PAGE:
Finally, "The Old Boot" is a take on Cinderella (with a dash of Beauty and the Beast) in which a young cobbler's daughter called Beauty befriends Miguel, a farmer's son forced into servitude by his wicked stepfather and stepbrothers. When Beauty catches the eye of the prince, she's forced to leave Hay-on-Dell for the palace and begin the necessary transformation into a princess.
She hates it, especially since she left her heart behind with Miguel. But on the night of the masquerade ball, she dances with a familiar figure – one who leaves behind an old boot in his rush to escape the guards.
Taking a European fairy tale, shifting it to a different part of the world and making a few little tweaks when it comes to gender and motivation is a simple but very effective formula in reimagining these familiar stories as something fresh and new.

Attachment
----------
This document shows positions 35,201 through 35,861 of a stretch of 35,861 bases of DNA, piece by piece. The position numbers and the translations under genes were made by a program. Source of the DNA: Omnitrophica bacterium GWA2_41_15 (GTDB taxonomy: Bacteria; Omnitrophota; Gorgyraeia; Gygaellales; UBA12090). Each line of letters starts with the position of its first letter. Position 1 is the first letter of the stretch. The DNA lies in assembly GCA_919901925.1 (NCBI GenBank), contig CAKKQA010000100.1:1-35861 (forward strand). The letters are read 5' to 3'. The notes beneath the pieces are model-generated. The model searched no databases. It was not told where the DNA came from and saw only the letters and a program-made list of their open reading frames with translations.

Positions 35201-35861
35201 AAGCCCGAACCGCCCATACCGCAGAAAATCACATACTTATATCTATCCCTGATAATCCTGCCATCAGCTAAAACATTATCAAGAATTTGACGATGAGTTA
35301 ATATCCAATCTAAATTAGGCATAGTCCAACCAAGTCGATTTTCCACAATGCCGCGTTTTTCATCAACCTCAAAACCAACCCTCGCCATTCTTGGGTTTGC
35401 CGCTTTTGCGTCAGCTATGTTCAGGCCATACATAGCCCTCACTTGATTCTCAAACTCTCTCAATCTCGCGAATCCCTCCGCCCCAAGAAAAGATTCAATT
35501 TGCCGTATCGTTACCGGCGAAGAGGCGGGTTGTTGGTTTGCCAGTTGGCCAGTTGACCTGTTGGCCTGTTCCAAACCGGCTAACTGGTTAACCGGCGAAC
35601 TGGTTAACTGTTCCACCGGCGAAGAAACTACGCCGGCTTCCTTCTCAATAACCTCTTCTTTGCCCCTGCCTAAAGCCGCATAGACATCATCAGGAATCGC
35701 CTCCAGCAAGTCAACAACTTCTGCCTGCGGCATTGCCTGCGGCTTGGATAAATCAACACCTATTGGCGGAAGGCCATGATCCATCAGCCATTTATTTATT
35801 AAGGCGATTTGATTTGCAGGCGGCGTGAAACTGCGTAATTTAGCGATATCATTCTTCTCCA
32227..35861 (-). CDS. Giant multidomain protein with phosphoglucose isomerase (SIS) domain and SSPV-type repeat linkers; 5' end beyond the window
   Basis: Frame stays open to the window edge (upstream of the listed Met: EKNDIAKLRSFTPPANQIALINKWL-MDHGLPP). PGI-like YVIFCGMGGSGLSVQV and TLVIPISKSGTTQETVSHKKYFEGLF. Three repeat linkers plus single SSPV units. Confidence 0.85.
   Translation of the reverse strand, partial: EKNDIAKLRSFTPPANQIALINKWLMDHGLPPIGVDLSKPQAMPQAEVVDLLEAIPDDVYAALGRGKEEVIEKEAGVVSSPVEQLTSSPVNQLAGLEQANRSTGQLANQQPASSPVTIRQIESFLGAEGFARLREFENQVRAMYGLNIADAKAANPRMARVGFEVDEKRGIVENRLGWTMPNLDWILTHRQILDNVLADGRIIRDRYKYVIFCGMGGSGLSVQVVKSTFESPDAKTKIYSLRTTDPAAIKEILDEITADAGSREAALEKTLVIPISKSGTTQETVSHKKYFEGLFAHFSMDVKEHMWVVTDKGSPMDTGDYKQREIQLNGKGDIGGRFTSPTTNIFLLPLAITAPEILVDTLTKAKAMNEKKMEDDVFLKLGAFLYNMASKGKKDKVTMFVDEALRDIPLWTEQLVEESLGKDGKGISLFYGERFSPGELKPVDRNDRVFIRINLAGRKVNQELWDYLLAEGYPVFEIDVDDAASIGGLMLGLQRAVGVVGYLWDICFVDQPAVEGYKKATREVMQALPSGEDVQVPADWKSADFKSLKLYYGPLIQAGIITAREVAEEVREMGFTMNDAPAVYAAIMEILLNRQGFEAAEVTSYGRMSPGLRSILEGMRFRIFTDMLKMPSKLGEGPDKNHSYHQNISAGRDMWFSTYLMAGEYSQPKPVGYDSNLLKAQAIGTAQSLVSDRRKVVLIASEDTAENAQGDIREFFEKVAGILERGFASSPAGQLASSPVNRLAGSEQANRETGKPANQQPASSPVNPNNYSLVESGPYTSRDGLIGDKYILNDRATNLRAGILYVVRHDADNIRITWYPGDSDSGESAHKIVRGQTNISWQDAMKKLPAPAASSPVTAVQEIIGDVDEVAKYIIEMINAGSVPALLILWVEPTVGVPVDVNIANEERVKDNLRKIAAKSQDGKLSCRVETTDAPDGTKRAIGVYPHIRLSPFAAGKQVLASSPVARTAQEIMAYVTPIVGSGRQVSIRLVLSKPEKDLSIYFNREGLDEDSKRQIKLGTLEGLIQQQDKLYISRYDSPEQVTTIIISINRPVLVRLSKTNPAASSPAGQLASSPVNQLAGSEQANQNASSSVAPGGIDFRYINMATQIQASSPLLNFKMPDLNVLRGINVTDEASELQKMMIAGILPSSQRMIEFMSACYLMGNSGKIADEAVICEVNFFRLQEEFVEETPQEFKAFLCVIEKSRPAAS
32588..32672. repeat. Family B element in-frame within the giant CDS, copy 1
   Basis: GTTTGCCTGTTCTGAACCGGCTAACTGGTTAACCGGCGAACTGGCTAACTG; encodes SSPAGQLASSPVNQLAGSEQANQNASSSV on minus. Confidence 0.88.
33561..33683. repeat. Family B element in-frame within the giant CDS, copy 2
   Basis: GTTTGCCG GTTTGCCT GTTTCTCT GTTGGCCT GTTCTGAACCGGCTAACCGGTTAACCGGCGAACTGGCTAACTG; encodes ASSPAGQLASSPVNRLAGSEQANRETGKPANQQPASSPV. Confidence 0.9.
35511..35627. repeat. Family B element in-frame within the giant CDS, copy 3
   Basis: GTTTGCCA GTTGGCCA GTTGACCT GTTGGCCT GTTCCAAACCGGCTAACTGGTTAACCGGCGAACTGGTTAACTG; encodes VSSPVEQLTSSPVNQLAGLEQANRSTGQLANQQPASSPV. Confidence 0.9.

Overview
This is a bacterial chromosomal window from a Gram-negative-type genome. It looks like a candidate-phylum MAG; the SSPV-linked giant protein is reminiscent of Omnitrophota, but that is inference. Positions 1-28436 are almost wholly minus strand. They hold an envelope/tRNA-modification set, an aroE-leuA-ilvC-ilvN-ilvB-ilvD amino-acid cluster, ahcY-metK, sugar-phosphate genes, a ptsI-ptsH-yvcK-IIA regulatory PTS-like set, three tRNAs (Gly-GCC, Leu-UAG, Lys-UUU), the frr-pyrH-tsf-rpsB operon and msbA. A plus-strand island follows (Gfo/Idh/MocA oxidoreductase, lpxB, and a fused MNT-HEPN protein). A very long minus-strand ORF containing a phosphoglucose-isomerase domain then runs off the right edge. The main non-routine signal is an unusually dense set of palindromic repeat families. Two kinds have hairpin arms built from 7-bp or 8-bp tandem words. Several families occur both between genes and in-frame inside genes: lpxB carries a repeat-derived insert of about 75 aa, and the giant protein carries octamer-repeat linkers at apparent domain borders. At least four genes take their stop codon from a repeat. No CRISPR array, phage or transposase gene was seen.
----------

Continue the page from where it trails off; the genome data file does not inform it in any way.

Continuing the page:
What they all have in common is that a romance lies at the core of each one, though these love stories (with only one exception) are between couples who have known each other all their lives. By eliminating the "love at first sight" narrative that's so prevalent to fairy tales, powerful and transformative love is instead portrayed as something that exists between best friends and childhood sweethearts, making all the couples and their affection for each other feel warm and grounded and genuine. It's easy to hope for happy endings if you can really believe in the love as it appears on the page.
If you're interested in reading them for yourself, here's a link to Shelley's website, where you can purchase them in paperback or as an e-book (either separately or together).
In short, if I had to sum up this book in a single image, it would be this one:
Like cupcakes, these stories are small, light and very sweet.